Mapping Population Density: Integrating census data and land cover Introduction
Dasymetric Mapping Method
POPULATION DENSITY MAPS are typical derived from census data and aggregated to arbitrary areal units such as census tracts, block groups, or at best census blocks. The major assumption with this representation is that within the boundary of the areal unit the population density is homogeneous. While in dense urban areas comprised of small areal units this assumption may be relatively accurate, population densities in larger census block groups outside of the urban center often differ significantly within the block group boundary. Historically cartographers have attempted to improve upon this technique by using ancillary data sources such as topographic maps, satellite imagery, and land cover datasets to estimate the true population distribution. In 1936 Wright popularized a technique in the U.S. called dasymetric mapping. Using USGS topographic maps he redistributed the population density of Cape Cod, MA into inhabitable and uninhabitable regions based on predefined density
Initial preparation of the 2001 National Land Cover Database involved reclassifying land cover into three urbanization classes and two exclusion classes based upon previous research by Mennis (2003) and Sleeter (2004). The three reclassified urbanization classes include high intensity development, low intensity development, and nonurban residential development. The exclusion classes designate areas of zero population and include water bodies and wetlands and developed open spaces (Figure 1). The first step to interpolate population densities of census block groups into a continuous statistical surface is to define the population density fraction of each urbanization class. The method here is applied to one county. When a larger geographical area encompassing more than one county is used, population density fractions should be created separately for each county.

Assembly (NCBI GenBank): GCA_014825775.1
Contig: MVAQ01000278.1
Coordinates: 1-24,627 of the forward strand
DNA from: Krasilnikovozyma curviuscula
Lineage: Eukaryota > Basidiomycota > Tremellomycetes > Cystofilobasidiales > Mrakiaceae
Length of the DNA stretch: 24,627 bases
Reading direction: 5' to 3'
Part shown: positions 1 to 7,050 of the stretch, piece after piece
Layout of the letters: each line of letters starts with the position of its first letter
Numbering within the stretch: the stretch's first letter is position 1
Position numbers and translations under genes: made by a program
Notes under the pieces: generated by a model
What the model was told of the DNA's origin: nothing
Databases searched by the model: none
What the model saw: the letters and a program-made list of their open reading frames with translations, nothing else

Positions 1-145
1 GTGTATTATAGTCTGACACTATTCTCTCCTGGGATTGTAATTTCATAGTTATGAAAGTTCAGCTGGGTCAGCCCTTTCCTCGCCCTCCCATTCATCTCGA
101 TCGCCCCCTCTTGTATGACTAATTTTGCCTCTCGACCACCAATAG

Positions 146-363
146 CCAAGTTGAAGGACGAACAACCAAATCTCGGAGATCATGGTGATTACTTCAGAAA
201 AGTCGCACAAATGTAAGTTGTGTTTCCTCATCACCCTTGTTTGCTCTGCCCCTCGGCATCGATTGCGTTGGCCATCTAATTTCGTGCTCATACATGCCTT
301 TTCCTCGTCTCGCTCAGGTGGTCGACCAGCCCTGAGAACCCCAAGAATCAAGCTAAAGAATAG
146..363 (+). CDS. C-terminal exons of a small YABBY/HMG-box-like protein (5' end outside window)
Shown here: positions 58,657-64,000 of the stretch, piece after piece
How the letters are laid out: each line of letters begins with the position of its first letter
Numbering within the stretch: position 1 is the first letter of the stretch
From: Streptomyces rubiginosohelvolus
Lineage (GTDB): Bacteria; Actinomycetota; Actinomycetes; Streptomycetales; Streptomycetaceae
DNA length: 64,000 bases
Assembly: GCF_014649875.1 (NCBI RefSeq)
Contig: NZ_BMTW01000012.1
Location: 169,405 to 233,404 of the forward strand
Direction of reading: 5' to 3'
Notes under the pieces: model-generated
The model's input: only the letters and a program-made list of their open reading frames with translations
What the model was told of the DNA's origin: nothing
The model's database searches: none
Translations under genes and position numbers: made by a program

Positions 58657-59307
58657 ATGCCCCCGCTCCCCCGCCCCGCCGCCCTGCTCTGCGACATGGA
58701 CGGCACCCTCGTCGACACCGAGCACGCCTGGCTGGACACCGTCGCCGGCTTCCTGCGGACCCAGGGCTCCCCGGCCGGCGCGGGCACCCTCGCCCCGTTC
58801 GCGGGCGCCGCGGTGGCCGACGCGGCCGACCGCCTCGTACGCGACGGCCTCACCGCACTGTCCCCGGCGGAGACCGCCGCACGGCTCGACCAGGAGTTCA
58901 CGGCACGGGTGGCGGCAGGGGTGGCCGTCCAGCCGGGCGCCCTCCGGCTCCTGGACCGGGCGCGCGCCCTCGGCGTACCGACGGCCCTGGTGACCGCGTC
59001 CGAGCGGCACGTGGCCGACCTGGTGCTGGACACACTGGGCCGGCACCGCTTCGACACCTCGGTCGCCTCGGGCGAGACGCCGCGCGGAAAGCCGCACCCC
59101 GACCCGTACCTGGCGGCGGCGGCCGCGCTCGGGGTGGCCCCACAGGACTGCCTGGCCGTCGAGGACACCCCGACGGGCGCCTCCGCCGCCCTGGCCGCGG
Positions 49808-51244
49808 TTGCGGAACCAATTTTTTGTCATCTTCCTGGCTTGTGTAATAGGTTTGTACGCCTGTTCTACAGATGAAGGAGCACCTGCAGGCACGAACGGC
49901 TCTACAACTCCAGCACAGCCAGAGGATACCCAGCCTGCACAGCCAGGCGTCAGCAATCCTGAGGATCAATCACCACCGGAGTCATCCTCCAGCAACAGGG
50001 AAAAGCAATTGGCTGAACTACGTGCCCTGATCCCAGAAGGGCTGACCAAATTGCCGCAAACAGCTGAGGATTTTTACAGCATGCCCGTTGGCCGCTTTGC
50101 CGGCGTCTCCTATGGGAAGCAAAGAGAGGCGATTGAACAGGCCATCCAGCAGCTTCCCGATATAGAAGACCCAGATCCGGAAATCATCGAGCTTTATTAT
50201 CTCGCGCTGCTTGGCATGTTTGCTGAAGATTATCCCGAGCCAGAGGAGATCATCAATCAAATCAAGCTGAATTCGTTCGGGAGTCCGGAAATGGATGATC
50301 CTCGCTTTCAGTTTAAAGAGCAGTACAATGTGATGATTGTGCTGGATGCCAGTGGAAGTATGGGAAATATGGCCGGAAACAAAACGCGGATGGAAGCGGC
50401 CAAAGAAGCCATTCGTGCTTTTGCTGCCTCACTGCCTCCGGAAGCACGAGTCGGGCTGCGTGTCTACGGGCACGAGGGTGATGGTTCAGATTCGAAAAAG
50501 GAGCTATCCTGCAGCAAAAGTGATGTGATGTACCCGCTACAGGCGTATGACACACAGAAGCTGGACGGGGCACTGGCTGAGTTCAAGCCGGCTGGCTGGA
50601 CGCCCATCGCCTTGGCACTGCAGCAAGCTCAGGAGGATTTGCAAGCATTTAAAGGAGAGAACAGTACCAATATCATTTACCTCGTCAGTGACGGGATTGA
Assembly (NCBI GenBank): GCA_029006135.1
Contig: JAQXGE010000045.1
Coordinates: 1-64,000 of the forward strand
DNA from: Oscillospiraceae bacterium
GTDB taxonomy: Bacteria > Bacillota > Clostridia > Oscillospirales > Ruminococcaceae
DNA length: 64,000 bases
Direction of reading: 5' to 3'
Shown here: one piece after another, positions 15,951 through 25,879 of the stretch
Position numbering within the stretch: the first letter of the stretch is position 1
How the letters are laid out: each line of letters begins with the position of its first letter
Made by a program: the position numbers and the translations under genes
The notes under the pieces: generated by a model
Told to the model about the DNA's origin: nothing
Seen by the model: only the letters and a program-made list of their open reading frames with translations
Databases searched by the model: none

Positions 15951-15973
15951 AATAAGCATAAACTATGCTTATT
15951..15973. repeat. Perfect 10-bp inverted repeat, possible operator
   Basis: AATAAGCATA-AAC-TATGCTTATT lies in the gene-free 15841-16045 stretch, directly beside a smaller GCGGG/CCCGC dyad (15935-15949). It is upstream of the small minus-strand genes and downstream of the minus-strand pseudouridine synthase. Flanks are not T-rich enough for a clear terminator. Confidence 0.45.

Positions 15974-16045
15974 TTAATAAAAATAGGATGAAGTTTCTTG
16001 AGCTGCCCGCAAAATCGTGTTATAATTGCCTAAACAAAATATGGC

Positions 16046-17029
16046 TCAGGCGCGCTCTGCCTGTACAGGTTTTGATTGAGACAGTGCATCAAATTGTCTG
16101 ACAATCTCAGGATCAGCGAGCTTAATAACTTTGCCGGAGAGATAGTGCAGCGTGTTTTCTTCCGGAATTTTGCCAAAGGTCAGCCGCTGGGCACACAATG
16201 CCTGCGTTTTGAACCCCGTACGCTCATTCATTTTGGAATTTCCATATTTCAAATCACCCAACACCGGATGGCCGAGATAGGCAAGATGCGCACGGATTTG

values for different settlement patterns. Since then dasymetric mapping, the technique of displaying the density of a continuous statistical surface, has made some small achievements, but remains mostly unrecognized and underutilized.
Population density fraction: the percentage of a block group’s total population that should be assigned to an urbanization class within the block group. duc = (puc) / (phc+plc+pnc) (1)
In this study I demonstrate the dasymetric technique developed by Mennis (2003) using the newly released 2001 National Land Cover Database (NLCD) as the ancillary data set.
duc = population density fraction of urbanization class u in county c, puc = population density (persons/900 m2) of urbanization class u in county c, phc = population density (persons/900 m2) of urbanization class h (high) in county c, plc = population density (persons/900 m2) of urbanization class l (low) in county c, pnc = population density (persons/900 m2) of urbanization class n (nonurban) in county c.
In the second step an area ratio is calculated for each urbanization class within each block group to adjust for differences in the block group’s total area covered by each of the three urbanization classes. Area ratio: the percentage of a block group’s total area that is occupied by a particular urbanization class, divided by the assumed percentage of 33.3%. aub = (nub/ nb)/ 0.33 (2) aub = area ratio of urbanization class u in block group b, nub = number of grid cells of urbanization class u in block group b, nb = number of grid cells in block group b.